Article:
The Metropolitan Police are making it abundantly clear that, as ever, the state’s will will be enforced by force. The violence at the entirely peaceful climate camp protest at the G20 demonstration last year was not an aberration, and they’re now no longer afraid of admitting it: rebel against the state and there’ll be a price to pay. Check out the police’s response to today’s peaceful #ukuncut protest against Top Shop’s Sir Philip Green:
Suzanne Moore criticises the media’s narrative about the student protests:
It is fantastic that these young people, who we have been told have been blinded by celebrity culture and are mainly Facebook narcissists, soon made contact with other causes. Students at UCL also campaigned for a living wage for their cleaning staff. When I was there union leaders were talking solidarity with them. These kids, unlike their elders, are not scared of the word “class”. Into this hub of activity come other, younger students wanting to see how its done: polite, well-spoken boys who want to stage occupations in their sixth forms about the removal of the Educational Maintenance Allowance (EMA).
The media of course has banged on about tuition fees as the children of media people go to university. Little has been said about EMA, a means-tested benefit, possibly because those who live on less than £20,000 a year are not in the middle-class bubble. To remove this in effect prohibits a whole sector of society even getting the qualifications they need to get university.
It baffles me when I’m told that the students don’t understand what they’re protesting about, equally so when students from middle class backgrounds, less likely to be adversely affected by the huge hike in tuition fees and (the dreaded word) the debt arising from them, are criticised for protesting on behalf of those less well off than them. Is it somehow a betrayal of their class to want the world to be less polarised and divided by wealth than it already is? And why is there not a national explosion of rebellion in response to the state’s treatment of these kids? The answer is clear: it’s not just an ideological battle which is being waged, but a generational one. We complain that children and young people are supine, uncritical and apathetic, yet the moment that’s proven wrong we respond with violence. We don’t want young people to actually take action against tax avoiders who, if they paid their fair share, could contribute to lowering the severity of key cuts in public services.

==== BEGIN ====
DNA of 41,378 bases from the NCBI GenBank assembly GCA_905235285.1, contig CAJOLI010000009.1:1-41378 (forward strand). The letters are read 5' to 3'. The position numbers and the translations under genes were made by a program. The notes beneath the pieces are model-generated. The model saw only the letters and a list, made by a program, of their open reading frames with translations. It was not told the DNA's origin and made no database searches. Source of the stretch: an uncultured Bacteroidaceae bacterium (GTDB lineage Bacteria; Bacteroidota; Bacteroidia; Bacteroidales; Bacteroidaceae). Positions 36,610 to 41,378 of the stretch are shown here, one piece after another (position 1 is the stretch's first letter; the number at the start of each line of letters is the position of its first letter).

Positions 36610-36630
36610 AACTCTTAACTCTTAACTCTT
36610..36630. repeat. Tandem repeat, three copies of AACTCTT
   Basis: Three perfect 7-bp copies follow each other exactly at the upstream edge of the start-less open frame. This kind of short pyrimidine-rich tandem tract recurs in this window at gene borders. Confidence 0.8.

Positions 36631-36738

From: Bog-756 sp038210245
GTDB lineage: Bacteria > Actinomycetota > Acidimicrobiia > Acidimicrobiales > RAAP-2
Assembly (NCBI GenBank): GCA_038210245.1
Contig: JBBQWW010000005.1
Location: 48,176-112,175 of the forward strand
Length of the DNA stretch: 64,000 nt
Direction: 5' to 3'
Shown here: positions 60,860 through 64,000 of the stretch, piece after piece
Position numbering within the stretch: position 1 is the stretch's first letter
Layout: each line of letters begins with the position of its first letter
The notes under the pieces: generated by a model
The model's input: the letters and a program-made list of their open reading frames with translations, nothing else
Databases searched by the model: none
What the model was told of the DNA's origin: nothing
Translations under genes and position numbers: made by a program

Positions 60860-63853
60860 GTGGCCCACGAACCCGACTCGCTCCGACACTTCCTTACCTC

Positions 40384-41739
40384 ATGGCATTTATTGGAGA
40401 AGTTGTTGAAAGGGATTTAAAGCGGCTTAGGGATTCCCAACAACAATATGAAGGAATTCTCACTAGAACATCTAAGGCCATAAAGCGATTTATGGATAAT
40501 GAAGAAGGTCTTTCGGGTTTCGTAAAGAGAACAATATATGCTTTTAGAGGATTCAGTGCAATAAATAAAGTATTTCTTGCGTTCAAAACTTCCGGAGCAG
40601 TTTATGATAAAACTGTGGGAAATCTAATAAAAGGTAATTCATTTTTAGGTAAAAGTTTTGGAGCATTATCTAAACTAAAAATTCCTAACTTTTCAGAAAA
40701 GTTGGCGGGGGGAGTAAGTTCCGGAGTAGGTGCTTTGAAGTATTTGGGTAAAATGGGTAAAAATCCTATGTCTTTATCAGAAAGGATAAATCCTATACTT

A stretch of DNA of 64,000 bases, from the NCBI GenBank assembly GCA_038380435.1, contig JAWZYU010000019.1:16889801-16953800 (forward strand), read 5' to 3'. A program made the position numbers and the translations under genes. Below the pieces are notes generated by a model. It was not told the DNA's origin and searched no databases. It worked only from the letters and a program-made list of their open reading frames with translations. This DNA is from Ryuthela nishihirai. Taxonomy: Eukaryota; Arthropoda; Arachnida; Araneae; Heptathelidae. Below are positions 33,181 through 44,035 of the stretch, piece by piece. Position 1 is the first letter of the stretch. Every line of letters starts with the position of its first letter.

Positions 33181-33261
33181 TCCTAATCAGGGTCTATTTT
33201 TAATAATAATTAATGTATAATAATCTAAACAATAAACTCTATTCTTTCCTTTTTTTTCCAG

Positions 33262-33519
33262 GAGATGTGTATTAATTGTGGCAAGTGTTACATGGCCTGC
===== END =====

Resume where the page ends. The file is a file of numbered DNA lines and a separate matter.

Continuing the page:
Laurie Penny elaborates on the students’ position, well, more than she already has:
What has been taken from them to make them so angry? Hope, that’s what. Hope, and the fragile bubble of social aspiration that sustained us through decades of mounting inequality; hope and the belief that if we worked hard and did as we were told and bought the right things, some of us at least would get the good jobs and safe places to live that we’d been promised.
Hope was the emotional engine of a decade of dizzying economic growth. Now it’s gone. Thatcher and Reagan knew you couldn’t take away hope altogther, which is why they replaced the politics of collective bargaining with a cynical, but seductive, politics of aspiration and individualism. The coalition has forgotten that it’s not enough for millionaire politicians to preach the politics of austerity when all they have to offer is more austerity.
Back on Oxford Street, as the police vans scream into view, the children’s crusade stands firm. “They want to marketise our education,” says Ben, 21, his breath clouding in the bitter air. “So we’re going to educate their market.”
I don’t think it will, but this rebellion, and the state’s ruthlessness in trying to crush it, should bring down the ConDem coalition. Either way the student movement is only going to grow and grow, and we should all start supporting it. The next generation is taking the lead in aiming for the good society, not the Big Society – the media in turn should be celebrating their achievements.